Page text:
employee_no | name           | department | salary
    -------------+----------------+------------+--------
            1223 |   Lucille Ball | Operations |  70000
            9999 |     Wrong Name |  Marketing |  10000
            1224 | John Zimmerman |      Sales |  60000
            1221 |     John Smith |  Marketing |  50000
            1222 |    Bette Davis |      Sales |  55000
    
    (5 rows)
    
  3. Restore the snapshot schedule to the timestamp you obtained before you added the data, at a terminal prompt:

    ./bin/yb-admin restore_snapshot_schedule 0e4ceb83-fe3d-43da-83c3-013a8ef592ca 1620418817729963
    
    {
        "snapshot_id": "2287921b-1cf9-4bbc-ad38-e309f86f72e9",
        "restoration_id": "1c5ef7c3-a33a-46b5-a64e-3fa0c72709eb"
    }
    
  4. Next, verify the restoration is in RESTORED state (you'll observe more snapshots in the list, as well):

    ./bin/yb-admin list_snapshots
    
    Snapshot UUID                         State
    8d588cb7-13f2-4bda-b584-e9be47a144c5  COMPLETE
    1f4db0e2-0706-45db-b157-e577702a648a  COMPLETE
    b91c734b-5c57-4276-851e-f982bee73322  COMPLETE
    04fc6f05-8775-4b43-afbd-7a11266da110  COMPLETE
    e7bc7b48-351b-4713-b46b-dd3c9c028a79  COMPLETE
    2287921b-1cf9-4bbc-ad38-e309f86f72e9  COMPLETE
    97aa2968-6b56-40ce-b2c5-87d2e54e9786  COMPLETE
    Restoration UUID                      State
    1c5ef7c3-a33a-46b5-a64e-3fa0c72709eb  RESTORED
    
  5. In the YCQL shell, verify the data is restored, and there is no row for employee 9999:

    ycqlsh:pitr> select * from employees;
    
     employee_no | name           | department | salary
    -------------+----------------+------------+--------
            1223 |   Lucille Ball | Operations |  70000
            1224 | John Zimmerman |      Sales |  60000
            1221 |     John Smith |  Marketing |  50000
            1222 |    Bette Davis |      Sales |  55000
    
    (4 rows)
    

Restore from a relative time

In addition to restoring to a particular timestamp, you can also restore from a relative time, such as "ten minutes ago".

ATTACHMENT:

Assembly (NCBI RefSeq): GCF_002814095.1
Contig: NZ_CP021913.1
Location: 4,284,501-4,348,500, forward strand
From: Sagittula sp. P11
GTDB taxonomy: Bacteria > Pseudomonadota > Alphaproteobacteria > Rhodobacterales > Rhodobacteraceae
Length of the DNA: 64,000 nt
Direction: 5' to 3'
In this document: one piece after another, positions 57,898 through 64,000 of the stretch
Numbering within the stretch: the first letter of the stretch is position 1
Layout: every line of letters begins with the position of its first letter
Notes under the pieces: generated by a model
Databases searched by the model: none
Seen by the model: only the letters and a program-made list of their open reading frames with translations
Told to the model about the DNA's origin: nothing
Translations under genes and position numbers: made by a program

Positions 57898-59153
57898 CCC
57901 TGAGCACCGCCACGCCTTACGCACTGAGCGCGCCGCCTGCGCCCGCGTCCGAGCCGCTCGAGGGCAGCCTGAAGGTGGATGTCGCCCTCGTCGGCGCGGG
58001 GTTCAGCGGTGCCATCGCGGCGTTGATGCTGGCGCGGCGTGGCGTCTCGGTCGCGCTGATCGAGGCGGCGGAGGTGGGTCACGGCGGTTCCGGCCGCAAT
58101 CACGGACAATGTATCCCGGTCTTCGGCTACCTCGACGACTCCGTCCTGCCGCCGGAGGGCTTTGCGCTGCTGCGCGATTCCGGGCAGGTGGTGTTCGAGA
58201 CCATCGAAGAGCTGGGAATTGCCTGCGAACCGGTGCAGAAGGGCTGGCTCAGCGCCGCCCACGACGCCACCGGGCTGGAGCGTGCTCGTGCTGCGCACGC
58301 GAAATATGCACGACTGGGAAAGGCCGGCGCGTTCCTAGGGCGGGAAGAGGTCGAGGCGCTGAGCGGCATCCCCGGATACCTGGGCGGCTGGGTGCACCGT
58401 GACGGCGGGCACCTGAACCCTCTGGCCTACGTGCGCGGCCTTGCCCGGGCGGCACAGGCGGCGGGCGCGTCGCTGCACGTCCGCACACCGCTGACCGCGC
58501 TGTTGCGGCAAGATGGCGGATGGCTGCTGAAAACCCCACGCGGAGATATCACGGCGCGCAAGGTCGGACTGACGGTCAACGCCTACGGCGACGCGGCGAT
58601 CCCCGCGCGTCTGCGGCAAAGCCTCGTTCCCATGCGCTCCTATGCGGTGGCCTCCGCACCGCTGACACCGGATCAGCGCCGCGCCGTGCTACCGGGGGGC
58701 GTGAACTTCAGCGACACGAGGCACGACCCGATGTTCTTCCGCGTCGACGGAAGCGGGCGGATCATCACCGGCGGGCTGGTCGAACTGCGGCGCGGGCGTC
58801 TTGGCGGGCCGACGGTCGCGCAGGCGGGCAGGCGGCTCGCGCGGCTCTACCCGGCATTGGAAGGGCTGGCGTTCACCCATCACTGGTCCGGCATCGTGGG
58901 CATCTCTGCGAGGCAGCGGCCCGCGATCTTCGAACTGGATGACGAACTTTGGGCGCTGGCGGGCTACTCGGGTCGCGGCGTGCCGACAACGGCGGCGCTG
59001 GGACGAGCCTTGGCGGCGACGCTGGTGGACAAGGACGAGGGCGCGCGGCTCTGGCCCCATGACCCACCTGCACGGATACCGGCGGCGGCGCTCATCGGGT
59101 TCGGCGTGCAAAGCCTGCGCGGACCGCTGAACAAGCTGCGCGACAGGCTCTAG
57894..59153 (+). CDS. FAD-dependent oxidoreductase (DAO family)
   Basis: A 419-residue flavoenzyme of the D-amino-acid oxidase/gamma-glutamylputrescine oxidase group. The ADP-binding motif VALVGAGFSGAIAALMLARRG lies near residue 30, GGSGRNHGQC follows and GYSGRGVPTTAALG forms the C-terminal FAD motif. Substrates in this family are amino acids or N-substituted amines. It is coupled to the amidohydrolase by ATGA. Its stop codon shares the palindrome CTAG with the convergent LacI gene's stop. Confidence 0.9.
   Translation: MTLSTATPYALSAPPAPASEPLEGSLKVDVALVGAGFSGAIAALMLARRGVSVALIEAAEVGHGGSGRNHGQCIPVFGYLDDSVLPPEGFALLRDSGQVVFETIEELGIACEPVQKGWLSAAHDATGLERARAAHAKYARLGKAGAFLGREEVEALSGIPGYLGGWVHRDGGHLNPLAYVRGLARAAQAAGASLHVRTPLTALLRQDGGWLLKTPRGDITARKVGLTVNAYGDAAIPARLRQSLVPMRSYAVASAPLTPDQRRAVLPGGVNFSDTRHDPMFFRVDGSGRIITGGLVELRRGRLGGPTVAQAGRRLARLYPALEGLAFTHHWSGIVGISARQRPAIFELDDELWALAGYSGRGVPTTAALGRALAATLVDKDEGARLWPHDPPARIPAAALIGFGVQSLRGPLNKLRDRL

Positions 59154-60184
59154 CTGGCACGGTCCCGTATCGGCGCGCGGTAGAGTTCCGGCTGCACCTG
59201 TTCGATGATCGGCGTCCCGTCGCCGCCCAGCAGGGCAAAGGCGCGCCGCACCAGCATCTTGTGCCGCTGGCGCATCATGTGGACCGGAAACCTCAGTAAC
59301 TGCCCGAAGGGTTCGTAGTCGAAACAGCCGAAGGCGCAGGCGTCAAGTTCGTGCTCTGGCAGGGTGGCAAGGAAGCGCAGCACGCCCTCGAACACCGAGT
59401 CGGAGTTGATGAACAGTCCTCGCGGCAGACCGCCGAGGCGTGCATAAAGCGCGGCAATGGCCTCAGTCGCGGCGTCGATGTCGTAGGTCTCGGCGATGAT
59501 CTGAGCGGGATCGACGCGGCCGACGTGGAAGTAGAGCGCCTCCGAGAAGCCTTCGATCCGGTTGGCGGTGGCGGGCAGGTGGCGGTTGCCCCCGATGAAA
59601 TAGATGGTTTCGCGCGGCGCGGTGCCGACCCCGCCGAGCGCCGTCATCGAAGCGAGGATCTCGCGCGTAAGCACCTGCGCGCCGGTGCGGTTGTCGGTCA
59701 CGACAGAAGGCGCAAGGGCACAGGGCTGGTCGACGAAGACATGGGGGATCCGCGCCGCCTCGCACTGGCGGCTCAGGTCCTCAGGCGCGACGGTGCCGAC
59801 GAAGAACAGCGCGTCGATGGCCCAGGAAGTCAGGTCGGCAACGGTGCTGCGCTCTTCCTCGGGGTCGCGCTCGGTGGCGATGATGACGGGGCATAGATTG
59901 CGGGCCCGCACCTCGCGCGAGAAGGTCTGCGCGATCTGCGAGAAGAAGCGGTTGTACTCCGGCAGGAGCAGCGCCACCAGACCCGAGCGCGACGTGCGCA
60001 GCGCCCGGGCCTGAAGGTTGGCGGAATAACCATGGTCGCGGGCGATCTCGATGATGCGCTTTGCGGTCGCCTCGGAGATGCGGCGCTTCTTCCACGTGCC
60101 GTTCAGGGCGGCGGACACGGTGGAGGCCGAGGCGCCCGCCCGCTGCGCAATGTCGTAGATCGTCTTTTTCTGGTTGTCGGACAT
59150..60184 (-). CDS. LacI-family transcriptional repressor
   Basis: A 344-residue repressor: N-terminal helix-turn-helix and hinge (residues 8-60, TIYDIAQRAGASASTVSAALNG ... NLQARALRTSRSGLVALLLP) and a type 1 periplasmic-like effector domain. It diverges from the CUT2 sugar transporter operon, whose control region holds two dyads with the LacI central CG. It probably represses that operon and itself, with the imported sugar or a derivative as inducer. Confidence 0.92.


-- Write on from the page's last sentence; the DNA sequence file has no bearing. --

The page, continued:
When you specify a relative time, you can specify any or all of days, hours, minutes, and seconds. For example:

  • "5m" to restore from five minutes ago
  • "1h" to restore from one hour ago
  • "3d" to restore from three days ago
  • "1h 5m" to restore from one hour and five minutes ago

Relative times can be in any of the following formats (again, note that you can specify any or all of days, hours, minutes, and seconds):

  • ISO 8601: 3d 4h 5m 6s
  • Abbreviated PostgreSQL: 3 d 4 hrs 5 mins 6 secs
  • Traditional PostgreSQL: 3 days 4 hours 5 minutes 6 seconds
  • SQL standard: D H:M:S

Refer to the yb-admin restore-snapshot-schedule command for more details.

Undo metadata changes

In addition to data changes, you can also use PITR to recover from metadata changes, such as creating and altering tables, and creating indexes.

Undo table creation

  1. Using the same keyspace as the previous scenarios, create a new table:

    create table t2(k int primary key);
    
  2. Restore back to a time before this table was created, as described in Restore from a relative time.

  3. Due to a ycqlsh caching issue, to check the effect of this change, you need to drop out of your current ycqlsh session and log back in.

  4. Check that table t2 is gone:

    ./bin/ycqlsh -e 'use pitr; describe tables;'
    
    employees
    

Undo table alteration

Undo column addition

  1. Using the same keyspace as the previous scenarios, alter your table by adding a column:

    alter table pitr.employees add v2 int;
    select * from pitr.employees;
    
     employee_no | name           | department | salary |  v2
    -------------+----------------+------------+--------+------
            1223 |   Lucille Ball | Operations |  70000 | null
            1224 | John Zimmerman |      Sales |  60000 | null